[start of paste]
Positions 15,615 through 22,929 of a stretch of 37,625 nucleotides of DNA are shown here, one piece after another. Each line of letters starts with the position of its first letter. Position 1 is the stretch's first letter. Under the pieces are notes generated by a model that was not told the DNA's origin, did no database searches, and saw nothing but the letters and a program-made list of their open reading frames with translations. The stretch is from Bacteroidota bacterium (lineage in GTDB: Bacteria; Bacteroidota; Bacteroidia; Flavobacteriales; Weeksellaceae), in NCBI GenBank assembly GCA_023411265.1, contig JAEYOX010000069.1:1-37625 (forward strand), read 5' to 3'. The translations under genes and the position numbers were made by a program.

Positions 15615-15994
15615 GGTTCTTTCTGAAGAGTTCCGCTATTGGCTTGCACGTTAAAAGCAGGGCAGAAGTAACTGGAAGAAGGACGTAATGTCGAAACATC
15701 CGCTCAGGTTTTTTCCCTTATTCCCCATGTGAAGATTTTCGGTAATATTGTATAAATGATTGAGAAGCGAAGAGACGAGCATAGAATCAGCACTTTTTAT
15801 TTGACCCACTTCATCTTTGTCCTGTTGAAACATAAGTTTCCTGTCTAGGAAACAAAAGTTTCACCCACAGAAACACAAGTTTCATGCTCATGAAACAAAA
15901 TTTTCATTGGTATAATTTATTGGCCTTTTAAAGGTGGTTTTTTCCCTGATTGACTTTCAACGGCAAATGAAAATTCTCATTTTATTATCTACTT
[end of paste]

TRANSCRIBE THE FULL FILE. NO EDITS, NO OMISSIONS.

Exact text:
Positions 15,615 through 22,929 of a stretch of 37,625 nucleotides of DNA are shown here, one piece after another. Each line of letters starts with the position of its first letter. Position 1 is the stretch's first letter. Under the pieces are notes generated by a model that was not told the DNA's origin, did no database searches, and saw nothing but the letters and a program-made list of their open reading frames with translations. The stretch is from Bacteroidota bacterium (lineage in GTDB: Bacteria; Bacteroidota; Bacteroidia; Flavobacteriales; Weeksellaceae), in NCBI GenBank assembly GCA_023411265.1, contig JAEYOX010000069.1:1-37625 (forward strand), read 5' to 3'. The translations under genes and the position numbers were made by a program.

Positions 15615-15994
15615 GGTTCTTTCTGAAGAGTTCCGCTATTGGCTTGCACGTTAAAAGCAGGGCAGAAGTAACTGGAAGAAGGACGTAATGTCGAAACATC
15701 CGCTCAGGTTTTTTCCCTTATTCCCCATGTGAAGATTTTCGGTAATATTGTATAAATGATTGAGAAGCGAAGAGACGAGCATAGAATCAGCACTTTTTAT
15801 TTGACCCACTTCATCTTTGTCCTGTTGAAACATAAGTTTCCTGTCTAGGAAACAAAAGTTTCACCCACAGAAACACAAGTTTCATGCTCATGAAACAAAA
15901 TTTTCATTGGTATAATTTATTGGCCTTTTAAAGGTGGTTTTTTCCCTGATTGACTTTCAACGGCAAATGAAAATTCTCATTTTATTATCTACTT